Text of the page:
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Close up of the cuts and how I used Tesa tape to keep the thinsulate sheet in place
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This shows the large air space area of the rear windshield viper and how I added a few layers of extra thinsulate in that area.
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Prior to attaching the lower body panel. My moisture barrier got ripped in a few places so I had to patch. Also, the two plywood pieces are attached templates where my l-tracks are going to go.
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Discussion Starter · #4 ·
Panel is back in place. I put some yellow masking tape markers again to note where the fasteners were. It sometimes hard to get all of them to click in place. I found that by closing the gate and then pushing gently with my foot gave me the best even leverage. All panels back in place and isolated / insulated!

Any questions, feel free to ask. Hope this helps someone else.

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Very thorough work.
Thank you for doing the write-up and sharing photos.

If one considers having a roof rack, I would advise to apply larger sections of sound deadener on the overhead cabin panel. When I have my roof bars on and the front over the cabin, the reverberation is unbearable. I wish I had looked up there when I had my partition out.

Regarding sound isolation up front. If you still were to find the cabin not all that quiet, as the rest of the vehicle has gotten quieter. Have a look at the seat bases to apply section of sound deadener.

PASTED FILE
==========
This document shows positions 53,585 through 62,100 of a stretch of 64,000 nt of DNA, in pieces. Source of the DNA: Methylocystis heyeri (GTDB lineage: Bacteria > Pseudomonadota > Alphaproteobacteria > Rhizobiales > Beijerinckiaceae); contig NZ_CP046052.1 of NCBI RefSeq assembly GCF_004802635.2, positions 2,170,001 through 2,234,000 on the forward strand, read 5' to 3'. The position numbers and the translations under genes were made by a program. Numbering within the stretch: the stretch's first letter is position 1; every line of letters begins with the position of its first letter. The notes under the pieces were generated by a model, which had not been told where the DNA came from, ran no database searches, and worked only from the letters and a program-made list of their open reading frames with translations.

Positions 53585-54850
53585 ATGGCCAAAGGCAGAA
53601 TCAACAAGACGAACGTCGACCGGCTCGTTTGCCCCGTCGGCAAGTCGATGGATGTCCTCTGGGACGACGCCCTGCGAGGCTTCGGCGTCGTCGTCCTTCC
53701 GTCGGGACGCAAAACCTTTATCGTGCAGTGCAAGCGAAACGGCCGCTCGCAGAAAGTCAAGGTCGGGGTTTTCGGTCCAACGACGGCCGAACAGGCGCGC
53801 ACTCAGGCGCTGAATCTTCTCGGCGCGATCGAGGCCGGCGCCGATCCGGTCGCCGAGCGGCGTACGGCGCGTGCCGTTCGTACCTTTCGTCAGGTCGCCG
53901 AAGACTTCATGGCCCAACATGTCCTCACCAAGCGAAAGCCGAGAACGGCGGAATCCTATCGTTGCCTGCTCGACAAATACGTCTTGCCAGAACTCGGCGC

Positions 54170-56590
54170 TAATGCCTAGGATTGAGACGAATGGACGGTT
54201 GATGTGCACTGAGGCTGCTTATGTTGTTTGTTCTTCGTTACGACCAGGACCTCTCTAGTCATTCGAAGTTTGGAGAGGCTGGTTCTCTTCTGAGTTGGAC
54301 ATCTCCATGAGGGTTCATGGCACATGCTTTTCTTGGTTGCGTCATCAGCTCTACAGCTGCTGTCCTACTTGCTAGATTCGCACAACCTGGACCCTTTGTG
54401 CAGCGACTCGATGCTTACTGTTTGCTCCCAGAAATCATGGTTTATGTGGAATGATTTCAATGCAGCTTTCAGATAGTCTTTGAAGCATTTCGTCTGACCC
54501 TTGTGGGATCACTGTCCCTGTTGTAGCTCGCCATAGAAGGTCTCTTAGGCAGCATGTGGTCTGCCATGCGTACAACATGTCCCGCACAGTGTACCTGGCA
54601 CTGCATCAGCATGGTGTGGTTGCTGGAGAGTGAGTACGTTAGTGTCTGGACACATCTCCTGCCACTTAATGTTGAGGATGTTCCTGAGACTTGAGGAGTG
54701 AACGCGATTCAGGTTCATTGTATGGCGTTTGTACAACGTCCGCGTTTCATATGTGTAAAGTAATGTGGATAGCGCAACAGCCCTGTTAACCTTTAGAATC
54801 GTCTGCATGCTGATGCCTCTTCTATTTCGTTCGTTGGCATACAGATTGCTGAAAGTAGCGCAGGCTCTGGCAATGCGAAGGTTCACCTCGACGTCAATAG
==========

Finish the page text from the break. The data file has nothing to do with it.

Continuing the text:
Passenger vans of course do not have the extended base cargo partition and all that metal in the cabin, but there is a significant amount of road noise that comes up from the frame, into the seat bases and then onto the metal partition. Trying to be economical and applying small sections strategically did nothing in my case. Even with the partition out. Deadening the large metal areas of and in-between the seats was a huge difference. Then I went onto covering 75% probably of the metal partition.
 

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Panel is back in place. I put some yellow masking tape markers again to note where the fasteners were. It sometimes hard to get all of them to click in place. I found that by closing the gate and then pushing gently with my foot gave me the best even leverage. All panels back in place and isolated / insulated!

Any questions, feel free to ask. Hope this helps someone else.

View attachment 20446
Great write-up. I was far less cautious installing Noico 80 butyl, Noico RED 315 foam and Thinsulate SM600L, meaning I glued the insulation to the interior metal panels, not the trim pieces. Of course, I have a cargo and added the Con-pearl corrugated plastic panels after a buy from a fellow forum denizen as they were unavailable for 2018 135's.

Great work too! Thanks
 

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Discussion Starter · #7 ·
Thank you @icerabbit and @focus805,

Focus805, after you mentioned the SM600L in your post I realized I had by mistake spoken about the 200 series Thinsulate. That is not at all what I used and think the 200 series (which exist) would be too "thin" (pun intended) for the use. What I did use was the SM400L four hundred series along with about half of the double scrim version AU4002-5 which both are about 1 inch or 25mm in thickness when it expands. I have edited my first post to reflect this.